Classic Lectures

What Hum 110 Is All About

By Prof. Peter Steinberger

I’ll be returning to Hum 110 next year after a long hiatus. During my time as dean, I taught one or another course every year, but always in political science, never in Hum. I love teaching political philosophy, but I also love Hum 110. So I’m absolutely thrilled to get back in the course—especially now, with its terrific new syllabus.

I do have one regret, however, and that’s the absence of a number of wonderful Hum lectures that are no longer part of the course. I miss those lectures. They brought astonishing insight and erudition to the difficult and challenging materials of the ancient world; and it was with that in mind that I first proposed the publication of some of the best of them. I’m delighted that this will now finally occur as part of Reed’s 100th birthday. Three superb lectures will be published in subsequent editions of Reed, and I’m honored to have the opportunity to offer here a general introduction to the series.

Hum 110: A Primer

Since 1943, Humanities 110—or Introduction to Western Humanities—has been the foundation of the Reed College curriculum. As most of you know, Hum 110 is an intensive, year-long course required of all first-year students. The basic principles of the course, and a significant portion of the actual syllabus, have remained largely unchanged over time. For over 60 years, students in Hum 110 have engaged in the study of archaic and classical Greece, focusing on Homer, Hesiod, the lyric poets, the plastic arts (including vase painting, sculpture and architecture), Herodotus, Thucydides, Aeschylus, Sophocles, Euripides, Aristophanes, the pre-Socratics, Plato, and Aristotle. Of course, the syllabus has always also included substantial non-Greek materials, but those materials have changed over time. Most recently, and up until this year, the spring semester was devoted to the study of imperial Rome and Rome’s encounter with its eastern periphery, roughly from Augustus to Augustine.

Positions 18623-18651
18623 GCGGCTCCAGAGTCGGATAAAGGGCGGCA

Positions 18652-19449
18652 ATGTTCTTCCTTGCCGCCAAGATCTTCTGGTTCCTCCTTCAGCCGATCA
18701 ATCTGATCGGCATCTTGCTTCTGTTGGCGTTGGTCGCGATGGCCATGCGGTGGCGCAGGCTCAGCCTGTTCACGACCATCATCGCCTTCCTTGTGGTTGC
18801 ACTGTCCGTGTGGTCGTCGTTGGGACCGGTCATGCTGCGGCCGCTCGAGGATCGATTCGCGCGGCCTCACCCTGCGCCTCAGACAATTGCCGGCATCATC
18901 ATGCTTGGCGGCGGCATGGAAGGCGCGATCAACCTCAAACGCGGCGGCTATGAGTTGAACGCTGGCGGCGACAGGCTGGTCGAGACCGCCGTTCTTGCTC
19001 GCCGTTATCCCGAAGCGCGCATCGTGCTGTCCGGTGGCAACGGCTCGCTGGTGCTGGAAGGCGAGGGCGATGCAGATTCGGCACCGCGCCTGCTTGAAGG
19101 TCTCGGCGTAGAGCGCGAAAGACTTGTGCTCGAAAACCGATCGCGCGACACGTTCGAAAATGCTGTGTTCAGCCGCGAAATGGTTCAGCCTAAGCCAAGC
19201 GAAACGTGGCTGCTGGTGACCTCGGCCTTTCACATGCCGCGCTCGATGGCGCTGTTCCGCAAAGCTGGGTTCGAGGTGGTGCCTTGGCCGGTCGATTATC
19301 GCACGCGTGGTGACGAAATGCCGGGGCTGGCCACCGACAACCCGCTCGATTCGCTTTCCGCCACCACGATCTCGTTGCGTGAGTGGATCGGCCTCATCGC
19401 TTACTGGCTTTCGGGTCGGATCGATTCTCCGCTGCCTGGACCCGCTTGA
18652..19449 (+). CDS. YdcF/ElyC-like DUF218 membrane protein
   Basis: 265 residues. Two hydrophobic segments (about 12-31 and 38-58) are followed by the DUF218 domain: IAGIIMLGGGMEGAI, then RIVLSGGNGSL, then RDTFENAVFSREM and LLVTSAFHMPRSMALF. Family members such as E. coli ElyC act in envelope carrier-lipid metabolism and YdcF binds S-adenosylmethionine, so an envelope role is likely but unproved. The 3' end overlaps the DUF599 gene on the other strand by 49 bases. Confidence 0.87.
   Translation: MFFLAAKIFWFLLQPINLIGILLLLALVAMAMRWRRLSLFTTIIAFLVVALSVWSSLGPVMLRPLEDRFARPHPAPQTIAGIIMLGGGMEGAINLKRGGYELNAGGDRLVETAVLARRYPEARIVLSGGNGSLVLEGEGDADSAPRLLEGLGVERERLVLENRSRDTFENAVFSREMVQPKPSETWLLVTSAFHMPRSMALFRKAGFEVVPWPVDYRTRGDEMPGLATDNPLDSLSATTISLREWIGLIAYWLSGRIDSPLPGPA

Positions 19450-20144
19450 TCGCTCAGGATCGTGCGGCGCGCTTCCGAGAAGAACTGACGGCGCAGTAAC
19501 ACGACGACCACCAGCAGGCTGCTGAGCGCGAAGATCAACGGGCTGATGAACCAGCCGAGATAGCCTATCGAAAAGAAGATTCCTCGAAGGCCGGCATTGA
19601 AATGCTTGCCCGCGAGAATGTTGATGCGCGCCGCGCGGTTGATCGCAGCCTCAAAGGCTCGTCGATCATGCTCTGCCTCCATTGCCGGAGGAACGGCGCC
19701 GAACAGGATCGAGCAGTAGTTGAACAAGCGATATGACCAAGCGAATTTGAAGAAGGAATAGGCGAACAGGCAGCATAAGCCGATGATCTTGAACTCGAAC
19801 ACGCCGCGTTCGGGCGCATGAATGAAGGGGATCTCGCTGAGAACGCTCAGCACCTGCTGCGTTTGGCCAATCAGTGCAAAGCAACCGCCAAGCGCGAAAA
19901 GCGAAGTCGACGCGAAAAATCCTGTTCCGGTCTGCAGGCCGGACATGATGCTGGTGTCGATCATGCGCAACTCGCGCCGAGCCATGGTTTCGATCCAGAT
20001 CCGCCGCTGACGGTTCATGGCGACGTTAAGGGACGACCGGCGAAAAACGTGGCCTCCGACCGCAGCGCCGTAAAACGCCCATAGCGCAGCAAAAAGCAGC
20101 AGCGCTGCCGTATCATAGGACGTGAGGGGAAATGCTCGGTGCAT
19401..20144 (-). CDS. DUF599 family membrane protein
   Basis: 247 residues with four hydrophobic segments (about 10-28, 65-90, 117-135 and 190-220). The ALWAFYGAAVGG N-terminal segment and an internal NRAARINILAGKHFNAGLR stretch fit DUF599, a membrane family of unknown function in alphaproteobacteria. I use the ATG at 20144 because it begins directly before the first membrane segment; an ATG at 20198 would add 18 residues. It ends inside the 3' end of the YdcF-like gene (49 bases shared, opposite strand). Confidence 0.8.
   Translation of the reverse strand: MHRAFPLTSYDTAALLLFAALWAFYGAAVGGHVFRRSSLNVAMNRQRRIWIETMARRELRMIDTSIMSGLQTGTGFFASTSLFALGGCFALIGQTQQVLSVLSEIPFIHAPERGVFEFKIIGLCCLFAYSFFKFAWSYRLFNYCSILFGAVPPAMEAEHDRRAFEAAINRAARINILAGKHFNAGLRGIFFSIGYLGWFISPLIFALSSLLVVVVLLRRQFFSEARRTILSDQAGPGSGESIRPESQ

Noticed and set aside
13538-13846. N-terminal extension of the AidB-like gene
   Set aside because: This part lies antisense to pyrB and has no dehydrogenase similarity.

Traditionally, the goals of Hum 110 have been several: to introduce students to serious college-level work, to introduce them to Reed’s distinctive approach to teaching, and to provide an opportunity for rigorous writing instruction. Perhaps most importantly, Hum 110 seeks to introduce students in a systematic way to the various disciplines—history, literature, philosophy, aesthetics, social science—of which the liberal arts are composed.

The course also serves important sociological functions. All first-year students at Reed are reading the same thing at the same time. When it’s Herodotus week, for example, the campus is awash in copies of the Histories; this kind of curricular uniformity has proved to be invaluable in creating a strong sense of intellectual community. For many first-year Reedies, Hum 110 is a powerful common experience, perhaps more so than any of their other experiences, academic and nonacademic alike. Thus, one frequently hears Reed freshmen fervently discussing yesterday’s lecture or tomorrow’s reading not just in the classroom but in the dining hall, the locker room, the dormitory, and elsewhere across campus. Moreover, the persistence of the course over time has created powerful connections across cohorts, since many generations of Reed College alumni have read, and at least to some extent have remembered, the very same texts.